Professor Forchhammer and his team present the first detailed analysis and demonstration of the series of events that regulate both the entry into bacterial dormancy and the recovery to an apparently normal, photosynthetically active, vegetative cell for the cyanobacterium Synechocystis. These findings have a wide-ranges of potential implications, which will contribute to the understanding of sporulation/ germination, bacterial persistence in infection processes and may even influence our understanding of cellular aging. These studies by Professor Forchhammer shed light into the dramatic ultrastructural changes that occur in cells during chlorosis and their subsequent resuscitation. Remarkably, the recovery process is highly coordinated and does not involve the immediate regeneration of the photosynthetic apparatus, but rather it utilises a carefully orchestrated restoration. Ultimately, Professor Forchhammer and his colleagues have defined a perfect model system, which will enable researchers to dissect these processes in detail in the future.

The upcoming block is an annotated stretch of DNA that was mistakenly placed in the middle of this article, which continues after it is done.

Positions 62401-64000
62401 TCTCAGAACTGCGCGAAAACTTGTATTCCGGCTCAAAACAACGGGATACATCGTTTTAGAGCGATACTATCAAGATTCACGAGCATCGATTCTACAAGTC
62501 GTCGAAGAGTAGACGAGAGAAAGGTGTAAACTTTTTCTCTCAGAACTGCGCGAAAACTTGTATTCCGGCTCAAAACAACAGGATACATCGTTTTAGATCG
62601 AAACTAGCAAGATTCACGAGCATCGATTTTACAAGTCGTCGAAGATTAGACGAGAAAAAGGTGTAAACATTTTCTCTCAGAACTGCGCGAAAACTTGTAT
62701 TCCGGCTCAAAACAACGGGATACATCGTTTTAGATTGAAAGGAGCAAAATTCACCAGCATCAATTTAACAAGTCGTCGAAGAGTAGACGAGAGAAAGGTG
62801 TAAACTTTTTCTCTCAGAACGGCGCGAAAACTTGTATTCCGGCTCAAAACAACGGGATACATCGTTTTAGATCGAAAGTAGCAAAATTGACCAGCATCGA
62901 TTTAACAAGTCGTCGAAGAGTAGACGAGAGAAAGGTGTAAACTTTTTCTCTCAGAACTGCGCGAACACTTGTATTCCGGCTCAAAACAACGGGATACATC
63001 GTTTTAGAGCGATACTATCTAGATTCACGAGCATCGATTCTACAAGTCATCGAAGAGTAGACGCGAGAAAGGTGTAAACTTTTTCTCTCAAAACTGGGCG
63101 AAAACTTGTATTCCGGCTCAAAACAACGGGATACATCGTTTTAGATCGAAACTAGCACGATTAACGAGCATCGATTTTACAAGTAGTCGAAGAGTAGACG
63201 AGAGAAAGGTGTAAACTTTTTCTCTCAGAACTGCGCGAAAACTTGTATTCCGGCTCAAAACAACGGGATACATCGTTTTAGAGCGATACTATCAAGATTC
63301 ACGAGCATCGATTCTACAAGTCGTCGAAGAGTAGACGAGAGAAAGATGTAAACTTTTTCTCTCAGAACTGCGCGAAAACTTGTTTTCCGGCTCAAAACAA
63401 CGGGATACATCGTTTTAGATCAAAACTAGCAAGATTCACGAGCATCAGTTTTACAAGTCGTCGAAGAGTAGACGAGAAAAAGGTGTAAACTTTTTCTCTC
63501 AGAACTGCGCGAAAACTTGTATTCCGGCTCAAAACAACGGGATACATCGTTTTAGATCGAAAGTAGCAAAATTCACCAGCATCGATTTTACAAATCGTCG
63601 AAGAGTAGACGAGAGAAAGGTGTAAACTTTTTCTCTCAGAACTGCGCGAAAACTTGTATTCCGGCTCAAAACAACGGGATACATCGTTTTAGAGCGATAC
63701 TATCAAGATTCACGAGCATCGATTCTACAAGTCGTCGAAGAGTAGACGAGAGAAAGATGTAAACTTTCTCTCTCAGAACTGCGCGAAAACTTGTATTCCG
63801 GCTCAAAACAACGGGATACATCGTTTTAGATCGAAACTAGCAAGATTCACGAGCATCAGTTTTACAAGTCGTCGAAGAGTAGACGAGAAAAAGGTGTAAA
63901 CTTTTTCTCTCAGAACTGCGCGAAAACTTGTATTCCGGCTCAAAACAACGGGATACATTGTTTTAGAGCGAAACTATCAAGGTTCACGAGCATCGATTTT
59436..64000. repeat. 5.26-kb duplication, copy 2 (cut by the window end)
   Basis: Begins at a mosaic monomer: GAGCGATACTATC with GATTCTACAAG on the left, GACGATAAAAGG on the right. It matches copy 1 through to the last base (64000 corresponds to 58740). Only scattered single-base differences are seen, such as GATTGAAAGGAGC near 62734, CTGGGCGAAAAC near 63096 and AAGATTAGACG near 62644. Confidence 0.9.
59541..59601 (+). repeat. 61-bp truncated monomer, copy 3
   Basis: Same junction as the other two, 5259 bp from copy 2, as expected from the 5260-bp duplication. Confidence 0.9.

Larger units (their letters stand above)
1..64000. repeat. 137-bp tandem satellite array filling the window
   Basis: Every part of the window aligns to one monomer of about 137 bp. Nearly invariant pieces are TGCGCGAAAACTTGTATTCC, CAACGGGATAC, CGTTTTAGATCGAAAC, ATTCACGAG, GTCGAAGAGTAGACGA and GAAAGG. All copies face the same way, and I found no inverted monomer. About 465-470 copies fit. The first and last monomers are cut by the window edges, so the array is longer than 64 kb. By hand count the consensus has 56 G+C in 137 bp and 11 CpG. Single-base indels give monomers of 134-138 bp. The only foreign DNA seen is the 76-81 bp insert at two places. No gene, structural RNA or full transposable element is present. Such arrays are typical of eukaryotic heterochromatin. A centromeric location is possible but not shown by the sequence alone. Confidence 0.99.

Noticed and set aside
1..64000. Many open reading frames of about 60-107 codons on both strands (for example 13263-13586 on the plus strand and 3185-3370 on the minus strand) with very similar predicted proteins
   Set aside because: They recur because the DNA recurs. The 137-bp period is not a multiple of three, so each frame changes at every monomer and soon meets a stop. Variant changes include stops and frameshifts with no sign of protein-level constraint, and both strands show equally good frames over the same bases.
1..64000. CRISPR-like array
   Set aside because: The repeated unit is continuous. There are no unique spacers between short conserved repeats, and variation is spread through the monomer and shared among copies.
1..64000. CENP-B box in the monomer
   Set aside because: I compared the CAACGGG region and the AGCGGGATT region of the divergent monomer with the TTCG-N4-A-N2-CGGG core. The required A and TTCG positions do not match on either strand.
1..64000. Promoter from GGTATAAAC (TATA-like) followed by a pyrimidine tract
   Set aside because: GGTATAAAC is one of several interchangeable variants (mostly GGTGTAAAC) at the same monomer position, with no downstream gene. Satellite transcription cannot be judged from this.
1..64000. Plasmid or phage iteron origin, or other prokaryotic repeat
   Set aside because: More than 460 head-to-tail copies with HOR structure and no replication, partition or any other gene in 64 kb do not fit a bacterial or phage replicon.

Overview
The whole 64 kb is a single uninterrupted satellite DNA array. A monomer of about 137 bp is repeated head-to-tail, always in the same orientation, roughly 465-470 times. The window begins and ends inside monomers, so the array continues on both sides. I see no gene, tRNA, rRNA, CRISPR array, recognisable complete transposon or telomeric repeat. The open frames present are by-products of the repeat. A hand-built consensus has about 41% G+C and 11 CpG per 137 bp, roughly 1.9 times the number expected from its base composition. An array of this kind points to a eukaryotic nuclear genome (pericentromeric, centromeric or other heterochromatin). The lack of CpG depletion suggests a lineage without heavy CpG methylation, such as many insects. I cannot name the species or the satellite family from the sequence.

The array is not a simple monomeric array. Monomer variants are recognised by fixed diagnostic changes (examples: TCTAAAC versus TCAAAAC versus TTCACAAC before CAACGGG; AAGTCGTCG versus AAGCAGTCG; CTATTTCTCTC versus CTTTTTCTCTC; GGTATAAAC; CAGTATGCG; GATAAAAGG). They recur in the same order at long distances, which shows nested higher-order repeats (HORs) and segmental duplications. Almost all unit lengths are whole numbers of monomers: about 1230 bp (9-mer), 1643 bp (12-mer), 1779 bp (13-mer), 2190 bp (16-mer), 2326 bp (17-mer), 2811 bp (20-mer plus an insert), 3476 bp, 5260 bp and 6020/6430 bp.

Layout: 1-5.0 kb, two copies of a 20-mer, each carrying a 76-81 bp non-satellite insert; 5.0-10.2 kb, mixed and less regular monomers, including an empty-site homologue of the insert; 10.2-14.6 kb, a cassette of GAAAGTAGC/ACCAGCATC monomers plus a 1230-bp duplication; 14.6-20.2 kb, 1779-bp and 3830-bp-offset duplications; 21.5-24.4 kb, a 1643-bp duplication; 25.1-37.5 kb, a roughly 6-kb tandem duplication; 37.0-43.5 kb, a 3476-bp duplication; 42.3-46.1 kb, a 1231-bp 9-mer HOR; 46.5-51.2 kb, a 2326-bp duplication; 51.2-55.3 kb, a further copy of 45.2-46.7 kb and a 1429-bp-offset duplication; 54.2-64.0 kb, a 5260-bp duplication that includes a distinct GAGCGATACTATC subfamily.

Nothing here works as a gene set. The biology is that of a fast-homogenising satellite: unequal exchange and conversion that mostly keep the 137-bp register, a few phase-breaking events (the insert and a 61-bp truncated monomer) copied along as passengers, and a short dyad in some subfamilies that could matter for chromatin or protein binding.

This study was initiated and largely performed as part of the DFGsupported research training group, RTG 1708: ‘molecular principles of bacterial survival strategies’, headed by Professor Forchhammer at the University Tübingen. Under the framework of this RTG-funding, collaboration in the international team was facilitated, boosting the success of this project.

Meet the researcher

Professor Karl Forchhammer

Chair of the Department for Microbiology

University of Tübingen

Tübingen, Germany